- Use the character’s voice instead of the narrative voice. With deep third-person POV, you’re cutting out the middleman and getting information right from the source—your POV character. When you shift into this perspective, the narrative voice suddenly feels like an author intrusion which distracts the reader and pulls them out of the moment. Be sure to write from your character’s mind.
- Get rid of dialogue tags. The first time you establish that you’re writing in deep POV, the reader knows we’re in the character’s head, so you don’t need dialogue tags attached to thoughts. Including phrases like “she felt” or “she said” keeps the reader at a distance. Write sentences without those markers. For example, instead of saying “Jeanie felt Bob’s behavior was out of character,” get into Jeanie’s head and say, “Bob never acts this way.” You’re explaining the moment from Jeanie’s experience rather than an outside observation.
- Know the limits of writing deep point of view. Since deep POV is a variation of third-person limited, you follow just one character and only know the information they know—so no head-hopping. In deep POV, you know what your viewpoint character knows, and you also see what they see, feel what they feel, and hear what they hear because your reader is experiencing the story as your character experiences it. If another character is angry, your viewpoint character will observe their expression or read their body language, so tell the story from how they experience that interaction.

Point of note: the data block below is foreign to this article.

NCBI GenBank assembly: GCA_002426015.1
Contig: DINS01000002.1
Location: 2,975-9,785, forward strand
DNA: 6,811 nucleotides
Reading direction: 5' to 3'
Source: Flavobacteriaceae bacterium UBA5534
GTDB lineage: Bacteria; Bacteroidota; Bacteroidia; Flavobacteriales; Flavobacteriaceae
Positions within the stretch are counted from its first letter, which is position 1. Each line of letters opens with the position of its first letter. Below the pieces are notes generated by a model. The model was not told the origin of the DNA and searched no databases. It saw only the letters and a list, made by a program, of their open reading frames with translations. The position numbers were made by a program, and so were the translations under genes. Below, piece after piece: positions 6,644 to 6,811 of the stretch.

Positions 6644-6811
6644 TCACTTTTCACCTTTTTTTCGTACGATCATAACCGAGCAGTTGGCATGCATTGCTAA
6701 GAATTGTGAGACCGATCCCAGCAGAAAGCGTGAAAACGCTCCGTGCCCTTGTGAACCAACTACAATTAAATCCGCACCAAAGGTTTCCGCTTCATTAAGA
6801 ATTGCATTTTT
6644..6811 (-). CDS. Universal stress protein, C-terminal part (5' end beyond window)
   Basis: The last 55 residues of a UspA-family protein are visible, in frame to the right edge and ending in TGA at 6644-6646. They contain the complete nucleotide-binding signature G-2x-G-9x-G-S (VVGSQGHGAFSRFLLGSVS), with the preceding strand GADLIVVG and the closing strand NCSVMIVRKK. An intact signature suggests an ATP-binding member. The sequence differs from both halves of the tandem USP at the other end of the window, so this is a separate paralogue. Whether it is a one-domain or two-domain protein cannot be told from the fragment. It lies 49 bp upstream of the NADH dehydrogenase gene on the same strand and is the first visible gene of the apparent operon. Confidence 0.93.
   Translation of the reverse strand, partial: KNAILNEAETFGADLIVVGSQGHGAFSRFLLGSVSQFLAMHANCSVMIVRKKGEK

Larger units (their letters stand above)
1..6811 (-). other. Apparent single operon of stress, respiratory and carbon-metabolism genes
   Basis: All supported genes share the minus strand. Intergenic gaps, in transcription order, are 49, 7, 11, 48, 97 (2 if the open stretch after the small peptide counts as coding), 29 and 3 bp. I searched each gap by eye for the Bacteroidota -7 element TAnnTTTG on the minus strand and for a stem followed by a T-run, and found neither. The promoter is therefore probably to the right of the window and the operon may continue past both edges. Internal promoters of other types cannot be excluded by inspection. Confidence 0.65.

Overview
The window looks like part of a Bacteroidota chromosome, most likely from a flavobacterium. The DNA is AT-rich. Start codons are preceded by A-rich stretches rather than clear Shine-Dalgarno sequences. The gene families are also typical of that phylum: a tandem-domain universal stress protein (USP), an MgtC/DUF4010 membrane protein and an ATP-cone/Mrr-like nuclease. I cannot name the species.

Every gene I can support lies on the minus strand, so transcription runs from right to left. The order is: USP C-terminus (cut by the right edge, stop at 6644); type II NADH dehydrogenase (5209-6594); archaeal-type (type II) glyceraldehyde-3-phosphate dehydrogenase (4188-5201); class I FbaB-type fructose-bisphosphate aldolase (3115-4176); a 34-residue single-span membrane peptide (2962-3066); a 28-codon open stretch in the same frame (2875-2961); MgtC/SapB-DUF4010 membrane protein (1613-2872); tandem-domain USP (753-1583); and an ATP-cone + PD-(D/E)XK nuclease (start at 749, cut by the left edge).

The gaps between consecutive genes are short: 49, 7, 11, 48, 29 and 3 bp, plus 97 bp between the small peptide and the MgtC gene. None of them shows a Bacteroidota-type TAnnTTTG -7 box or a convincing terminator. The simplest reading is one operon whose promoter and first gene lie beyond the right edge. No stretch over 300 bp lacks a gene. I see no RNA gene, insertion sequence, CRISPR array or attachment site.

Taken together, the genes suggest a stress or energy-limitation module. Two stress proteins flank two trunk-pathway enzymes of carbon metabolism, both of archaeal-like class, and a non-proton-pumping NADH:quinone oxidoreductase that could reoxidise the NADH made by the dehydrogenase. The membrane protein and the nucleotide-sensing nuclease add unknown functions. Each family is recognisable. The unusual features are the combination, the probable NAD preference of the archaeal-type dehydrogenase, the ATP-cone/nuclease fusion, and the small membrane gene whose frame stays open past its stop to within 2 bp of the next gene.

- Show, don’t tell. Showing, rather than telling, paints a picture for the reader. It creates that immersive sensory experience that is unique to writing in deep POV. Write the sights, sounds, and feelings of a moment as if the reader were experiencing them in real life.
- Use the active voice. The active voice keeps the viewpoint character at the center of the scene. The passive voice pushes them to the periphery. For example, consider this sentence: “The wave curled and buried Jon under ten feet of water and foam.” Instead, you could eliminate passive voice and say: “Jon fell under the wave, the weight of the water unbearable and suffocating.”
- Use internal dialogue to place the reader in the character’s head. Deep POV allows readers to be included in a character’s thoughts. Cut out filter words to get the reader into the character’s head to hear internal dialogue for themselves: “Jim stared at the pizza and debated whether or not to eat another slice” vs. “Jim stared at the pizza. Should I have another slice?” Notice how the internal dialogue in deep POV slips into the present tense while the other text remains in past tense. Writing character thoughts in present tense takes the reader into the moment as if it’s happening in real time.
- Use deep POV in scenes that call for it. You might write your book in limited third and reserve deep POV for scenes that warrant a more introspective look. “Sara noticed he wasn’t wearing his wedding ring and wondered if he deliberately took it off before he met up with her.” That’s an interesting observation in a story and worthy of deeper exploration. Cut the distance between Sara and the reader. “His wedding ring was missing. Did he take it off before he got here?”